The FreeBSD 13.x series has ushered in substantial enhancements in hardware support, reflecting FreeBSD’s ongoing commitment to embracing the latest in technology and expanding its compatibility landscape. These improvements span networking hardware, processor support, and cryptographic capabilities, ensuring FreeBSD remains at the forefront of open source operating systems in terms of performance, security, and versatility.

  • Ethernet Controller Support: The introduction of the igc driver marks a significant advancement for users of Intel I225 Ethernet controllers, offering support for 2.5G/1G/100Mb/10Mb speeds alongside sophisticated features like tx/rx checksum offload, TSO, LRO, and multi-queue operation. 
  • Driver Updates: The ice driver has been updated to add firmware logging and initial DCB support, further enhancing FreeBSD’s capabilities in managing and optimizing network interfaces.
  • Processor Support: FreeBSD has extended its support to Intel Alder Lake 12th-generation CPUs, integrating basic support within the hwpmc framework so that users can leverage CPU design and performance advancements.

Deprecated features and removed support in 13.x 

Throughout the FreeBSD 13.x series, several features and supports were deprecated or removed entirely, indicating the project’s forward-looking approach and dedication to embracing modern technologies and standards.

Userland and kernel changes:

  • Toolchain Modernization: The obsolete binutils 2.17 and gcc 4.2.1 were removed, marking the full transition to the LLVM/Clang toolchain for all supported architectures. This shift underscores FreeBSD’s commitment to leveraging modern toolchains for enhanced system stability and development flexibility.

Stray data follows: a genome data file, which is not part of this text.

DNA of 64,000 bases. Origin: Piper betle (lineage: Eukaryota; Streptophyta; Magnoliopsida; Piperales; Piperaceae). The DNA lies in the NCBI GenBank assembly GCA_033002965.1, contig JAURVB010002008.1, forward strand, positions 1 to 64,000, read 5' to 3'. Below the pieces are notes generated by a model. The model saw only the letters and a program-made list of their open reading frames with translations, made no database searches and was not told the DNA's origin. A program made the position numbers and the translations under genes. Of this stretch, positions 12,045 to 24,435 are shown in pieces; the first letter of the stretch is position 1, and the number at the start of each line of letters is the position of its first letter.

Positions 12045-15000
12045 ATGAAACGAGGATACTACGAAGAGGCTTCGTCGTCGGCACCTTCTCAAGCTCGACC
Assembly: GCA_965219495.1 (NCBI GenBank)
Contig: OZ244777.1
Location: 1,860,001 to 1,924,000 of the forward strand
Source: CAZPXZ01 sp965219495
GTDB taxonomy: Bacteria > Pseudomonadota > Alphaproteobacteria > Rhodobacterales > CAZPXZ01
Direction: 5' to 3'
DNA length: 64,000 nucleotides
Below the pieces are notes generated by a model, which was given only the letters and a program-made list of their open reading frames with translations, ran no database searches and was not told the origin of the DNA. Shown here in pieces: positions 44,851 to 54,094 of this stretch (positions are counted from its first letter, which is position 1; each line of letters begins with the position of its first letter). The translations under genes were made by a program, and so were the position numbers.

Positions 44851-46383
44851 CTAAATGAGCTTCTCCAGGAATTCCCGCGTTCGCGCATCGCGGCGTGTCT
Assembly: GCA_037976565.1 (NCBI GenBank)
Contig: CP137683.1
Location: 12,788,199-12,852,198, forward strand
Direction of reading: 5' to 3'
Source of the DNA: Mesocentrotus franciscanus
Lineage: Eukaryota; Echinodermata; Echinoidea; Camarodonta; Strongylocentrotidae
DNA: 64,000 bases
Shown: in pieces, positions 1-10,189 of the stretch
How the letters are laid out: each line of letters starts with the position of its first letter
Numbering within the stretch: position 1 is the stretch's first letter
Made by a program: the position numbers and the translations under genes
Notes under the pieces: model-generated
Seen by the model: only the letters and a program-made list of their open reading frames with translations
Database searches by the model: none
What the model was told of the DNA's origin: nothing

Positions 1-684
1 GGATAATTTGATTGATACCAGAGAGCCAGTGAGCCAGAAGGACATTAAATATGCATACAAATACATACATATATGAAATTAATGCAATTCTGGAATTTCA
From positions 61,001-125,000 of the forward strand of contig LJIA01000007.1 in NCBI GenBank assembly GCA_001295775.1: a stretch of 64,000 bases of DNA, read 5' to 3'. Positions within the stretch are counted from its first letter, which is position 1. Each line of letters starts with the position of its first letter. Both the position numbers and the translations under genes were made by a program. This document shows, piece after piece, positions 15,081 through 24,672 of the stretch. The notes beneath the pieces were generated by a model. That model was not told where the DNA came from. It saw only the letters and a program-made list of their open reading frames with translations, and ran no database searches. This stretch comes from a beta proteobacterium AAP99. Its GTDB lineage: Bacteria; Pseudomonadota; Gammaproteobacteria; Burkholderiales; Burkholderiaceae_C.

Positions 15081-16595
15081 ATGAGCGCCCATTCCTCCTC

• Licensing and Software Updates: The GPL-licensed version of dtc was replaced by a BSD-licensed variant, reflecting FreeBSD’s preference for more permissive licensing. Additionally, the BSD version has supplanted the GNU version of grep, which was previously the default. The bc and dc utilities were also replaced with versions developed by Gavin D. Howard, which do not depend on an external large-number library and offer GNU bc extensions. 
  • Deprecated Utilities: Several utilities, including the ctm and amd automount daemon, were removed. Modern alternatives have superseded or incorporated their functionalities into other system parts, such as autofs.
  • Network Driver Deprecation: FreeBSD has recently removed several outdated network drivers that were no longer in use to simplify support for newer and more commonly used hardware. This reduces the number of drivers that need to be maintained and allows for a greater focus on improving support for modern network interfaces.
  • Virtualization Deprecation: FreeBSD refined bhyve, its native hypervisor, by removing deprecated device models and supporting newer features like VirtIO-9p filesystem sharing and virtual machine snapshots. 

Forward-looking changes:

  • A significant change in the default CPUTYPE for the i386 architecture has occurred. The default has shifted from 486 to 686, meaning binaries now require a 686-class CPU. This decision was based on various factors, including the requirement for 64-bit atomics and the need to conform to industry standards, which have largely moved to i686 as a baseline.

FreeBSD 13.3-RELEASE Highlights

FreeBSD 13.3-RELEASE is the latest version in the 13-STABLE branch. It comes with enhancements, security patches, and updated features to improve the overall user experience and system stability. In this section, we will discuss the notable changes and improvements that FreeBSD 13.3 has to offer.